The Sarin attack on the Tokyo subway, usually referred to in the Japanese media as the Subway Sarin Incident (地下鉄サリン事件, Chikatetsu Sarin Jiken), was an act of domestic terrorism perpetrated by members of Aum Shinrikyo on March 20, 1995.
In five coordinated attacks, the perpetrators released sarin on several lines of the Tokyo Metro, killing thirteen people, severely injuring fifty and causing temporary vision problems for nearly a thousand others. The attack was directed against trains passing through Kasumigaseki and Nagatachō, home to the Japanese government. It is the most serious attack to occur in Japan since the end of World War II.
Aum Shinrikyo is the former name of a controversial group now known as Aleph. The Japanese police initially reported that the attack was the cult's way of hastening an apocalypse. The prosecution said that it was an attempt to bring down the government and install Shoko Asahara, the group's founder, as the "emperor" of Japan. Asahara's defense team claimed that certain senior members of the group independently planned the attack, but their motives for this were left unexplained.
Aum Shinrikyo first began their attacks on June 27, 1994 in Matsumoto, Japan. With the help of a converted refrigerator truck, members of the cult released a cloud of sarin which floated near the homes of judges who were overseeing a lawsuit concerning a real-estate dispute which was predicted to go against the cult. From this one event, 500 people were injured and seven people died.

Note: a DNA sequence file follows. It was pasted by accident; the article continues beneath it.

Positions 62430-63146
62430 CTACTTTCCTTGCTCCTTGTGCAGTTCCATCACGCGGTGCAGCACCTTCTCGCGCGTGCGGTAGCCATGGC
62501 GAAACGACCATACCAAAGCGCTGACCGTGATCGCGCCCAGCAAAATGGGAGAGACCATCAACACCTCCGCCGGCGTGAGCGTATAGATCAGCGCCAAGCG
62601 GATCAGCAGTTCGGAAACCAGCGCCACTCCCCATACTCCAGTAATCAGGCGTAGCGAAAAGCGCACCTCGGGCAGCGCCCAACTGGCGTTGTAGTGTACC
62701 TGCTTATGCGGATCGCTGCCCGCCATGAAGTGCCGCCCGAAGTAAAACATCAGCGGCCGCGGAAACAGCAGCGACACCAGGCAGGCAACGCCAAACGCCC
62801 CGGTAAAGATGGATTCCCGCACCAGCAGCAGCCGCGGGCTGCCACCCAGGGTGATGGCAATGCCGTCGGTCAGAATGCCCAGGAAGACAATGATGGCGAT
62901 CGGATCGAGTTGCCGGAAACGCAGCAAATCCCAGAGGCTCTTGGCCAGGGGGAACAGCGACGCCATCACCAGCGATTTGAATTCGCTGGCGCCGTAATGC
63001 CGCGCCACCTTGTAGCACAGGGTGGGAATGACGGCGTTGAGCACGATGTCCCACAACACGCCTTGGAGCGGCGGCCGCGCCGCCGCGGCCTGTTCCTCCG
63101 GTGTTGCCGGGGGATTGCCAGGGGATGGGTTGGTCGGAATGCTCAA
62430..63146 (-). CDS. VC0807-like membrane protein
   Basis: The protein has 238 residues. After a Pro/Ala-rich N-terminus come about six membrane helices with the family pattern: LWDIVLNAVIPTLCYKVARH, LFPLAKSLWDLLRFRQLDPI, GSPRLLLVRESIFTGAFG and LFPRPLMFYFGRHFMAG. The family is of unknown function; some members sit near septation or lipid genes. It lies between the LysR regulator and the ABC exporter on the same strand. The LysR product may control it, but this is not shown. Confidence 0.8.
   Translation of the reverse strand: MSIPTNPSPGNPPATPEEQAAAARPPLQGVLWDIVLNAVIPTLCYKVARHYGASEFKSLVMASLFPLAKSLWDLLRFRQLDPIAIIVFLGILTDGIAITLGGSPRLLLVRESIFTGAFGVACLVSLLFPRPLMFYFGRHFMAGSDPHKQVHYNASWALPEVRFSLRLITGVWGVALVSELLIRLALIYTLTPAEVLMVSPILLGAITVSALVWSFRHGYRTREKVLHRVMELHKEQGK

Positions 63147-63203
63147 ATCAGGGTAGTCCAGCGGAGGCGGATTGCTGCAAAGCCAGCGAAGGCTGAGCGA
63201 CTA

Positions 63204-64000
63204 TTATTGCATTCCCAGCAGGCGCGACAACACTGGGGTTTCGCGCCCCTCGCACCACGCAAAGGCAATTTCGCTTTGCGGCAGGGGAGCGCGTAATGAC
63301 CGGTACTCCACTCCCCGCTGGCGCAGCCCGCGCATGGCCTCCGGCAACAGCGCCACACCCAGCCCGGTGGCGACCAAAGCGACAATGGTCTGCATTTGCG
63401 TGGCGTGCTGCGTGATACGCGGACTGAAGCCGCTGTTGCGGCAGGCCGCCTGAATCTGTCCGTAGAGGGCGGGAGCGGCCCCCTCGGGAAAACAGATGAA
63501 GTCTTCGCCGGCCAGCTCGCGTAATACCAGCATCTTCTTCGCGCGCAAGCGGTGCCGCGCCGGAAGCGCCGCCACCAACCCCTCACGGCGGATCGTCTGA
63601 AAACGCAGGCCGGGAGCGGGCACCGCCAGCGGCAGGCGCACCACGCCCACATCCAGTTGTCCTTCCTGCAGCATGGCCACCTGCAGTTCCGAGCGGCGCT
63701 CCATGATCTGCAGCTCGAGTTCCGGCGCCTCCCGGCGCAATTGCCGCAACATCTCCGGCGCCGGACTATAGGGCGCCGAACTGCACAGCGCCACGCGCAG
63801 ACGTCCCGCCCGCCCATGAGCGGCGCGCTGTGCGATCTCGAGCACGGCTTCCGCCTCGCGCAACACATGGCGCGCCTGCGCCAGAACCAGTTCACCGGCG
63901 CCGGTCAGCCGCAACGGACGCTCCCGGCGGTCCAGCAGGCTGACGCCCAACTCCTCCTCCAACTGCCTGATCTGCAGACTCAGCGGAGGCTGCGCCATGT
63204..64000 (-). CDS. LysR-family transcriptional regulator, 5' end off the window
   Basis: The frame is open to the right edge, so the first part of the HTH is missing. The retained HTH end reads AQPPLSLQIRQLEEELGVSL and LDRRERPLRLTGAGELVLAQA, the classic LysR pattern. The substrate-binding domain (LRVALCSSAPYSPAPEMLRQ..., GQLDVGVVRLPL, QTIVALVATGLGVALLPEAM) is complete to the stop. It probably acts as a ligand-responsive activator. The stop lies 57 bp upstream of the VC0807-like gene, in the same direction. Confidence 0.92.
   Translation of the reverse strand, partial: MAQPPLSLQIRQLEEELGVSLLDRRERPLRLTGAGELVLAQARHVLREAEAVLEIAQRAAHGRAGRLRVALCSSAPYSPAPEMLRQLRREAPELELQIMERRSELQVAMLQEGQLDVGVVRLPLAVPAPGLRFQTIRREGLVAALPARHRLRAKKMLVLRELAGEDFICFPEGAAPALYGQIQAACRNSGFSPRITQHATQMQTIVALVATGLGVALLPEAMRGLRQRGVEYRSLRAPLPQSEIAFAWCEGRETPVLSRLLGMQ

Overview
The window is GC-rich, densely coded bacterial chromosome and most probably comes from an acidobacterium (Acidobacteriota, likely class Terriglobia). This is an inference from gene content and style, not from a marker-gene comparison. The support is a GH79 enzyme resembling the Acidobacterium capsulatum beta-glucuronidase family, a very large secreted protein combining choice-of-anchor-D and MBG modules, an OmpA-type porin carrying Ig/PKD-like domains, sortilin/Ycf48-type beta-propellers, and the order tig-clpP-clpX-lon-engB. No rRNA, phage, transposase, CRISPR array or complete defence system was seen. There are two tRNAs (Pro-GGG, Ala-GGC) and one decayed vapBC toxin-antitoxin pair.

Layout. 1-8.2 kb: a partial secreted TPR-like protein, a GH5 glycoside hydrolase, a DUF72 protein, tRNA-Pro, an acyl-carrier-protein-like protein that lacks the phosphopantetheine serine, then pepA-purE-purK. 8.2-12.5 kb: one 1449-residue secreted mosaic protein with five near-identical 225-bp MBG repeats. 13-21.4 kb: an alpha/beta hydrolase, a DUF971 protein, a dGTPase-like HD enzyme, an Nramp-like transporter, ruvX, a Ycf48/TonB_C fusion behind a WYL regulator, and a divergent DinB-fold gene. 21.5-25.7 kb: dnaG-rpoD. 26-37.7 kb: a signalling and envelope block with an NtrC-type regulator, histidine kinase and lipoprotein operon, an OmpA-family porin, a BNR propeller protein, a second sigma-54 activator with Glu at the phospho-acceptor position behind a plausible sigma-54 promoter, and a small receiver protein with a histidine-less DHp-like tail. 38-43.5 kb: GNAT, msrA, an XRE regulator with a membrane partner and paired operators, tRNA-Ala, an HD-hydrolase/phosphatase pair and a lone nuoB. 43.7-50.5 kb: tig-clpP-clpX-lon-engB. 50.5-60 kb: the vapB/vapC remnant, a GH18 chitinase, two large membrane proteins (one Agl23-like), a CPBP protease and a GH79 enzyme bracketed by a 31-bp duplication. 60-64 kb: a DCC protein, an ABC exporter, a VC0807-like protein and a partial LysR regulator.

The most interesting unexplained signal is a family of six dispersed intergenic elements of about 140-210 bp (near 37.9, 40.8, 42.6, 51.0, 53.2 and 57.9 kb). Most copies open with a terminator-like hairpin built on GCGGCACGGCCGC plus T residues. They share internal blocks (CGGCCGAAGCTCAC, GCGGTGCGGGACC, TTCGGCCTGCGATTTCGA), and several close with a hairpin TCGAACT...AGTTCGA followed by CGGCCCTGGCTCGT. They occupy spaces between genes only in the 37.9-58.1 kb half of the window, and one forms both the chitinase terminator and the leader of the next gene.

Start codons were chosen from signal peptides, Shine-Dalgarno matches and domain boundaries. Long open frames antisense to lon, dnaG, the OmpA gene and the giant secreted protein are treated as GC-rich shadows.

On Monday March 20, 1995, five members of Aum Shinrikyo launched a chemical attack on the Tokyo Metro, one of the world's busiest commuter transport systems, at the peak of the morning rush hour. The chemical agent used, liquid sarin, was contained in plastic bags which each team then wrapped in newspaper. Each perpetrator carried two packets of sarin totaling approximately 900 millilitres of sarin, except Yasuo Hayashi, who carried three bags. Aum originally planned to spread the sarin as an aerosol but did not follow through with it. A single drop of sarin the size of a pinhead can kill an adult.
Carrying their packets of sarin and umbrellas with sharpened tips, the perpetrators boarded their appointed trains. At prearranged stations, the sarin packets were dropped and punctured several times with the sharpened tip of the umbrellas. The men then got off the train and exited the station to meet his accomplice with a car. By leaving the punctured packets on the floor, the sarin was allowed to leak out into the train car and stations. This sarin affected passengers, subway workers, and those who came into contact with them. Sarin is the most volatile of the nerve agents, which means that it can quickly and easily evaporate from a liquid into a vapor and spread into the environment. People can be exposed to the vapor even if they do not come in contact with the liquid form of sarin. Because it evaporates so quickly, sarin presents an immediate but short-lived threat